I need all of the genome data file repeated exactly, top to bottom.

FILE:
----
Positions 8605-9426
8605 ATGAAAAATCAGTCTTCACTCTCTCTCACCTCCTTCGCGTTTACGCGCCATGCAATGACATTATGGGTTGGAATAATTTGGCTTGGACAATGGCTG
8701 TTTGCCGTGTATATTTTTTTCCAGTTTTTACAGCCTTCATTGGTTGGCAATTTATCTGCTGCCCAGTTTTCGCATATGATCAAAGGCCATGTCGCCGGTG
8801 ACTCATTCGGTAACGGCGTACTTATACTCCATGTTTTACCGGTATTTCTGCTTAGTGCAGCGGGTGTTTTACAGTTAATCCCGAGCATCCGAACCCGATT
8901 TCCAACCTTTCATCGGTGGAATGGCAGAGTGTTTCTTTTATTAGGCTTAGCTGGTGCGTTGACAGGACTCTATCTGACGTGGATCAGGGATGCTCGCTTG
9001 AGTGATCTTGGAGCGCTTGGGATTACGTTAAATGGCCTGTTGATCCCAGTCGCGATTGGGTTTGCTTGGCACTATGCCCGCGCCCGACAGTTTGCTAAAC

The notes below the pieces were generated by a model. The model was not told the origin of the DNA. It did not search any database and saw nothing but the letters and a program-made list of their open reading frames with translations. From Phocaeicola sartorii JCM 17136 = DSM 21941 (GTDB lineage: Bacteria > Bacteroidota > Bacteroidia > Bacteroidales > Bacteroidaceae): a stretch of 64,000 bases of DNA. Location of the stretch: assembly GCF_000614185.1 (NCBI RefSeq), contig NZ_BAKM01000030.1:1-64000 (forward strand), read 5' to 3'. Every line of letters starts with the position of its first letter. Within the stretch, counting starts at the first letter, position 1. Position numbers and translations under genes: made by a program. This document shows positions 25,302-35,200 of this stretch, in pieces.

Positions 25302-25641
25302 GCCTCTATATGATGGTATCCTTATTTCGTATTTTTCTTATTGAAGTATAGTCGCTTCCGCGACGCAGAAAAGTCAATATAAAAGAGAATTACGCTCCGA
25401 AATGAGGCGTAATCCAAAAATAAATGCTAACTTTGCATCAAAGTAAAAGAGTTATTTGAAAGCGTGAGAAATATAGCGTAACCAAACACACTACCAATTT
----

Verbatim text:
Positions 8605-9426
8605 ATGAAAAATCAGTCTTCACTCTCTCTCACCTCCTTCGCGTTTACGCGCCATGCAATGACATTATGGGTTGGAATAATTTGGCTTGGACAATGGCTG
8701 TTTGCCGTGTATATTTTTTTCCAGTTTTTACAGCCTTCATTGGTTGGCAATTTATCTGCTGCCCAGTTTTCGCATATGATCAAAGGCCATGTCGCCGGTG
8801 ACTCATTCGGTAACGGCGTACTTATACTCCATGTTTTACCGGTATTTCTGCTTAGTGCAGCGGGTGTTTTACAGTTAATCCCGAGCATCCGAACCCGATT
8901 TCCAACCTTTCATCGGTGGAATGGCAGAGTGTTTCTTTTATTAGGCTTAGCTGGTGCGTTGACAGGACTCTATCTGACGTGGATCAGGGATGCTCGCTTG
9001 AGTGATCTTGGAGCGCTTGGGATTACGTTAAATGGCCTGTTGATCCCAGTCGCGATTGGGTTTGCTTGGCACTATGCCCGCGCCCGACAGTTTGCTAAAC

The notes below the pieces were generated by a model. The model was not told the origin of the DNA. It did not search any database and saw nothing but the letters and a program-made list of their open reading frames with translations. From Phocaeicola sartorii JCM 17136 = DSM 21941 (GTDB lineage: Bacteria > Bacteroidota > Bacteroidia > Bacteroidales > Bacteroidaceae): a stretch of 64,000 bases of DNA. Location of the stretch: assembly GCF_000614185.1 (NCBI RefSeq), contig NZ_BAKM01000030.1:1-64000 (forward strand), read 5' to 3'. Every line of letters starts with the position of its first letter. Within the stretch, counting starts at the first letter, position 1. Position numbers and translations under genes: made by a program. This document shows positions 25,302-35,200 of this stretch, in pieces.

Positions 25302-25641
25302 GCCTCTATATGATGGTATCCTTATTTCGTATTTTTCTTATTGAAGTATAGTCGCTTCCGCGACGCAGAAAAGTCAATATAAAAGAGAATTACGCTCCGA
25401 AATGAGGCGTAATCCAAAAATAAATGCTAACTTTGCATCAAAGTAAAAGAGTTATTTGAAAGCGTGAGAAATATAGCGTAACCAAACACACTACCAATTT